KROQ DJ Rodney Bingenheimer has had more hot-groupie sex in his lifetime than most rock stars, according to Mayor of the Sunset Strip. But this has nothing to do with his conversational skills. In fact, his small talk is lousy. His big talk aint too keen, either. You get a lot of wandering yeahs and one-sentence answers, delivered in his signature singsong style. Look, some people are talkers, and some people are listeners and Rodneys a listener. In fact, hes probably the best listener L.A. has ever known.
And despite his legendary reputation as a lech, Rodney is no scheming Svengali unlike his pals Phil Spector and Kim Fowley.... and hairdresser
Im too shy, Bingenheimer says, sitting on a couch in his two-bedroom Hollywood apartment, which isnt nearly as fucked-up and depressing as it looks in the movie. Besides a kitchen table buried under a mound of papers and bills, its a tidy and well-kept museum of rock & roll paraphernalia (were parked beneath a wall of gold records by artists ranging from Nick Gilder to Elastica). If I see a strange girl I want to meet, I can never meet her, because I cant go up to a strange girl and start a conversation. Someone has to either introduce me or she has to make a motion. I cant go up to strangers. I would probably faint or something.
... and groupies It sounds like such a line except that you know its true. In some ways, Rodney has never really grown up. And like a lot of the 70s survivors in his movie (Cher, Pamela Des Barres, Mackenzie Phillips), Rodney has a peculiar agelessness. People snicker about how old he looks, but thats not precise enough: Its more that Rodney seems to be all ages at once. He lives in different eras at once, too. Hes just as excited about Ronnie Spector as he is about the Raveonettes. And though KROQ has mutated around him from creative hothouse to corporate juggernaut, Rodney has not changed. His programming ethics are identical to what they were 20 years ago. In fact, the only thing that changes about Rodney is the name of his newest fave rave.
...and alone Mayor of the Sunset Strip (Bingenheimers unofficial title in the glam-rock days) tells the story of his life from early childhood through his heyday as KROQs punk pied piper to his eventual ghettoization on Sunday nights (midnight to 3 a.m.) on KROQ. It follows his early days as a rock & roll groupie, living with Sonny and Cher; his job as Davy Jones stand-in on The Monkees; his record-label jobs; and his nightclub.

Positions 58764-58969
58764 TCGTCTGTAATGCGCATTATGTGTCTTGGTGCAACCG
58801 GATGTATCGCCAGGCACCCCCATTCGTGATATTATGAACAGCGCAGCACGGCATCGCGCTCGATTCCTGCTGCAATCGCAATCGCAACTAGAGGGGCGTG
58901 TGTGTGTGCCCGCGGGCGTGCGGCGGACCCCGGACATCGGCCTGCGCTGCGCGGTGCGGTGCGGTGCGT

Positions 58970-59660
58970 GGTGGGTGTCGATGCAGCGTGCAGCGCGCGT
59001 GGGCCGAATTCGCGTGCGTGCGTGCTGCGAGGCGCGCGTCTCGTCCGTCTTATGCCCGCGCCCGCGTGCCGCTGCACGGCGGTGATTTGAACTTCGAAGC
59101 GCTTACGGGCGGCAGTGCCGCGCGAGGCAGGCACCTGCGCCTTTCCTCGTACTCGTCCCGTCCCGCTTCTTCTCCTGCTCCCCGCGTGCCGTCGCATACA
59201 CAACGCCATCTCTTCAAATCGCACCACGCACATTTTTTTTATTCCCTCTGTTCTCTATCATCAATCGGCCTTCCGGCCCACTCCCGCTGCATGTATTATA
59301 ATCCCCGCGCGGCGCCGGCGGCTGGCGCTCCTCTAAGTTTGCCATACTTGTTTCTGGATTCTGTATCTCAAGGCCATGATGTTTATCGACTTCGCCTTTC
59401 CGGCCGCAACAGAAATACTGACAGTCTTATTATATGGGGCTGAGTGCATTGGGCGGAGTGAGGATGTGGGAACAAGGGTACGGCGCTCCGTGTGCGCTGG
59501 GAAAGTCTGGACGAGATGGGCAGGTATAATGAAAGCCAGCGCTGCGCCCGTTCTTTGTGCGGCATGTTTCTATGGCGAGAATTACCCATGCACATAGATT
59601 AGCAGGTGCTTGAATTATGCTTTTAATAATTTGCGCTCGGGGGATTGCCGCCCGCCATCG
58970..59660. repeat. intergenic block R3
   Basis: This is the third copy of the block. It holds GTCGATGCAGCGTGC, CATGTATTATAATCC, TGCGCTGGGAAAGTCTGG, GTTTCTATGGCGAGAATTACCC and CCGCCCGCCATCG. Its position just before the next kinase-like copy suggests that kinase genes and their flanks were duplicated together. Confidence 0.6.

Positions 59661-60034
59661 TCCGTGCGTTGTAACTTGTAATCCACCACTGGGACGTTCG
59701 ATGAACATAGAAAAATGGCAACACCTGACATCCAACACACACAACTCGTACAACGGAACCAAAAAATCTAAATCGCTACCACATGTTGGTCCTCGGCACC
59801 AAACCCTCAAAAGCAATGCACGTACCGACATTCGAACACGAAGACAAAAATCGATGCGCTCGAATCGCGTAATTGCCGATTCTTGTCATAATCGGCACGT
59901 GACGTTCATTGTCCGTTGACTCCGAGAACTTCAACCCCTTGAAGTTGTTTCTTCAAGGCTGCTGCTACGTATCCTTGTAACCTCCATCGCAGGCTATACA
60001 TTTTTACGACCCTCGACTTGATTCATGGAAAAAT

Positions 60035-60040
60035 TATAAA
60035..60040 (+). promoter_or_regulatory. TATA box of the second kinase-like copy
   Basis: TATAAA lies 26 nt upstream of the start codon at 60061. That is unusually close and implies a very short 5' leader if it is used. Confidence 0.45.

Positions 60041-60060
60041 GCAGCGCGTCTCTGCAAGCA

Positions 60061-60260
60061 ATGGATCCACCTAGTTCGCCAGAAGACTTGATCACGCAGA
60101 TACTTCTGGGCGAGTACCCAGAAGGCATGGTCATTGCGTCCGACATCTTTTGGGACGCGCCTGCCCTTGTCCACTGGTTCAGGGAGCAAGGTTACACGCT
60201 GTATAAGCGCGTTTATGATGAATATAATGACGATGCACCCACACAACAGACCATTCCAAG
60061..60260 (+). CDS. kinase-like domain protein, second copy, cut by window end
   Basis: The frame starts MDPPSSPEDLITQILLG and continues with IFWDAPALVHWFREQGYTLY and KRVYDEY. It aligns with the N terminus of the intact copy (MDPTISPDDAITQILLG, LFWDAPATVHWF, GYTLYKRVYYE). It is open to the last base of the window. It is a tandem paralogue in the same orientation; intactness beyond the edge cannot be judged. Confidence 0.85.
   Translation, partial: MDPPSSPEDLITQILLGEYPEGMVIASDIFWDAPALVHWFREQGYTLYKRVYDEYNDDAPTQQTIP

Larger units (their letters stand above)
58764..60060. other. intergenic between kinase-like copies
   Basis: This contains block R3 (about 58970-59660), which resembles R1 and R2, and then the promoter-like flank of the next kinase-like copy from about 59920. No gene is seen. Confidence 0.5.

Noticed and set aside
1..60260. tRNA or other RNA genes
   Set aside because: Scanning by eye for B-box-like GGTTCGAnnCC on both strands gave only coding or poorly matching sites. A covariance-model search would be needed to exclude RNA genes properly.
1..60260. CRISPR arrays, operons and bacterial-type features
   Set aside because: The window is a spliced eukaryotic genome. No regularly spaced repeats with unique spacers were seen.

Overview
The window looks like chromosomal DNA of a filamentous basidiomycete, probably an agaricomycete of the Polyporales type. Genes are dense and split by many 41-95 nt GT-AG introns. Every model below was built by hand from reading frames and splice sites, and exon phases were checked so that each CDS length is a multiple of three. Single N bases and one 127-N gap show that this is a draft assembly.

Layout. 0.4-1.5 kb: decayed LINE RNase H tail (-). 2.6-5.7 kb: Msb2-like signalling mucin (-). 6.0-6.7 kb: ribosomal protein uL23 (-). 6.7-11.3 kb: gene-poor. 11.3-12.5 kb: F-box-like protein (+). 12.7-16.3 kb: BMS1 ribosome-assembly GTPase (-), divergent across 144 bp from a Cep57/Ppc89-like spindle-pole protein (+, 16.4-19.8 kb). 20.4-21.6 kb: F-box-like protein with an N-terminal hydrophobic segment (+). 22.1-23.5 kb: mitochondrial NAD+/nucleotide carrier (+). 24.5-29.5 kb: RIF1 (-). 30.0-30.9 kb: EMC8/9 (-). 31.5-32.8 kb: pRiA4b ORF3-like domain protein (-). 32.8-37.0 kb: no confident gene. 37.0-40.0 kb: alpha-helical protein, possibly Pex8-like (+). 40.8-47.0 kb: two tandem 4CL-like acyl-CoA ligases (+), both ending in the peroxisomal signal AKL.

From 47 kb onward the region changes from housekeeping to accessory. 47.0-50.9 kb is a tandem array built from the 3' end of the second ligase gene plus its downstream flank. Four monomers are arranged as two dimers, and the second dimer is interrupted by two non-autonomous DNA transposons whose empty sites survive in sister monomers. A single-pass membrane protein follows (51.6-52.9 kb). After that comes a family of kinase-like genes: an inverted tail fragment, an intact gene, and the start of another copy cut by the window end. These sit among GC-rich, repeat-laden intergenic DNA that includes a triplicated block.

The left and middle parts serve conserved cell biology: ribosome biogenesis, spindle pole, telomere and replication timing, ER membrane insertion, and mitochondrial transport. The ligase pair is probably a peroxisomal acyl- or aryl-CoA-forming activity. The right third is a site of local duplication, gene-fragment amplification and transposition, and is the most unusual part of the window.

The parade of celebrities he befriends and takes snaps with is bizarre, including just about everyone from Elvis to Gwen Stefani. (Hes truly the Wheres Waldo of rock.) And though the film never gives a proper list, its obvious hes broken more bands than anyone at KROQ and maybe anyone in L.A. radio history. Some early KROQ DJs might quibble, but the official story is that Rodney was the first to break the Sex Pistols, Ramones, the Runaways, Generation X, the Go-Gos, X, the Clash, Black Flag, Blur, Nirvana on and on and on, right through to Coldplay and the Strokes. At a station that made its name taking risks, Rodney took the most.
...and Andy But the film is not just a biography. It also describes the cultural moment that produced Bingenheimer: that chaotic window between the late 60s and early 80s when rock culture, and rock radio, were being reinvented first by hippies, then punk rockers (who werent too different philosophically, it turned out). The film features old footage of kids hanging out on the Strip back when broke teens could still live in West Hollywood as non-hookers. Its amazing: In these shots, young people are actually walking down Sunset during the day, waiting for the bus, talking, whatever. The light has a golden quality. The storefronts look humble, the clothes inexpensive. Everyones smiling. Its a glimpse of Hollywood street life and rock & roll culture before money took over.
The vibe is reminiscent of Almost Famous, except that its real. In fact, the mantra of that films groupie heroine, Penny Lane, was stolen from Rodney. Its All Happening! was the name of Rodneys nightlife column in Go magazine (its now the name of his Web site). Cameron Crowe used to go to my club, Rodney says a little proudly, referring to his short-lived glam-rock hangout, Rodney Bingenheimers English Disco. He took a lot of lines from me for Almost Famous, and he admitted it.